Defying expectations

FIVE years after being told by doctors and psychologists he would never play inline hockey again, goalkeeper Nick Kay took to the rink at Stadium 34 last the weekend.

In his return to the sport, Kay played for Lilydale Rats Black, who finished division A runners up in the grand final at the Victorian Junior Inline Hockey Championships.

The 18 year-old from Bayswater, who suffers from global developmental delay, Aspberger’s syndrome and absence epilepsy, was determined to play inline hockey, despite what he was told by professionals.

“Psychologists said I would never be able to play hockey,” Nick said.

“But I really wanted to do it and three years ago I won a sportsmanship award with the Razorbacks club.”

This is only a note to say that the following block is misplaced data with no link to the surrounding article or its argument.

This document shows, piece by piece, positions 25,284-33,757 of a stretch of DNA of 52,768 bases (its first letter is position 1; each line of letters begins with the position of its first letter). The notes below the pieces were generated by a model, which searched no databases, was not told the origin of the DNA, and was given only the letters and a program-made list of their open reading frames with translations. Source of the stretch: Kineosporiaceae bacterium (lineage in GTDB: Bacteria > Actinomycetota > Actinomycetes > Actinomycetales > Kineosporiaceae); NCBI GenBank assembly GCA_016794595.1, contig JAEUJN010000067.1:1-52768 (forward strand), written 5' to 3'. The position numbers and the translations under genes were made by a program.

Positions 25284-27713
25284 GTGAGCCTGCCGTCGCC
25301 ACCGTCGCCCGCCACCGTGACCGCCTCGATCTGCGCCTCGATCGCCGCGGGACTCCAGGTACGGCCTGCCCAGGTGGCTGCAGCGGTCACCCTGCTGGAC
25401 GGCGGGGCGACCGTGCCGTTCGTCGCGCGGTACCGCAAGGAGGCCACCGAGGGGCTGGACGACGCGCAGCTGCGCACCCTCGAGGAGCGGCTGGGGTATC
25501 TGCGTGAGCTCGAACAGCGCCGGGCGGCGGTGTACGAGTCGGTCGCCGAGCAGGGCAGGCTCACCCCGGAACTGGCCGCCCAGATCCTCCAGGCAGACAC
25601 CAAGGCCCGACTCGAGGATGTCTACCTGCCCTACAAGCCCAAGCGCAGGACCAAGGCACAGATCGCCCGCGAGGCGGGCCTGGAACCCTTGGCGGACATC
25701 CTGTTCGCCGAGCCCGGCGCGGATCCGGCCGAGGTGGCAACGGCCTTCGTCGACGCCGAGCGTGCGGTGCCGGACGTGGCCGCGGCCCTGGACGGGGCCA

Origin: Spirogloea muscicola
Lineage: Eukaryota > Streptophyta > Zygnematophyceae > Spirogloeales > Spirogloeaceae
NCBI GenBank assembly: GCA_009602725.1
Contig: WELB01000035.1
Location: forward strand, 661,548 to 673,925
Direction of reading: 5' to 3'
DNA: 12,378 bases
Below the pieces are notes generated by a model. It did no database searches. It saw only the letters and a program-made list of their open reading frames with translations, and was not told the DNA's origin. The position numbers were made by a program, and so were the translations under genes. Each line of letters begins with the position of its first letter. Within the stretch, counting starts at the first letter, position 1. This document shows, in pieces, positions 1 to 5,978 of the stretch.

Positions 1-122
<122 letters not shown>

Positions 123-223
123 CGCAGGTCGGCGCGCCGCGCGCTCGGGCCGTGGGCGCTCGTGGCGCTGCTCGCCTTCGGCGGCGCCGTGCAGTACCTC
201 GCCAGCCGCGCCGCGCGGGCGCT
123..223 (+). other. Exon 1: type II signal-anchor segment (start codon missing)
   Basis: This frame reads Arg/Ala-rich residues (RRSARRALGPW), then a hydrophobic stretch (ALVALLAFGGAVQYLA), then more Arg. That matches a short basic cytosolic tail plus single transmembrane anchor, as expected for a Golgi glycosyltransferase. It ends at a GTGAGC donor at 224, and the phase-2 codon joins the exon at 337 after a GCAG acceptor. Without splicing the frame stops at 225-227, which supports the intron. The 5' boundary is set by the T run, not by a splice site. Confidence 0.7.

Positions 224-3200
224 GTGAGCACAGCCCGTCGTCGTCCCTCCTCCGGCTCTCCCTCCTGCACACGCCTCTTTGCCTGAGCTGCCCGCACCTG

Nick was introduced to the sport by his mother Barbara, who put him on roller-skates when he was nine years old in an attempt to improve his balance.

“I put him on skates because he used to fall over all the time,” Barbara said.

“It turned out he was alright at it, so a friend said why don’t you put a stick in his hand and teach him how to play hockey.”

Since then, Nick had been turned away from a number of clubs because of his disabilities.

Three years ago he found the Eastern Razorbacks club that introduced him to goalkeeping and since then he has not looked back.

“When the Lilydale Rats Black were looking for a goalkeeper for this competition, they asked Nick straight away,” Barbara said.

“He’s living proof that people with a disability can excel in sports alongside “normal” people.”

Nick said inline hockey had taught him “a lot about social skills” and that was what he enjoyed most about the sport.

He currently studies at Swinburne TAFE and he said he hoped to become a carpenter, or work in sports and recreation to help people with disabilities get involved with sport.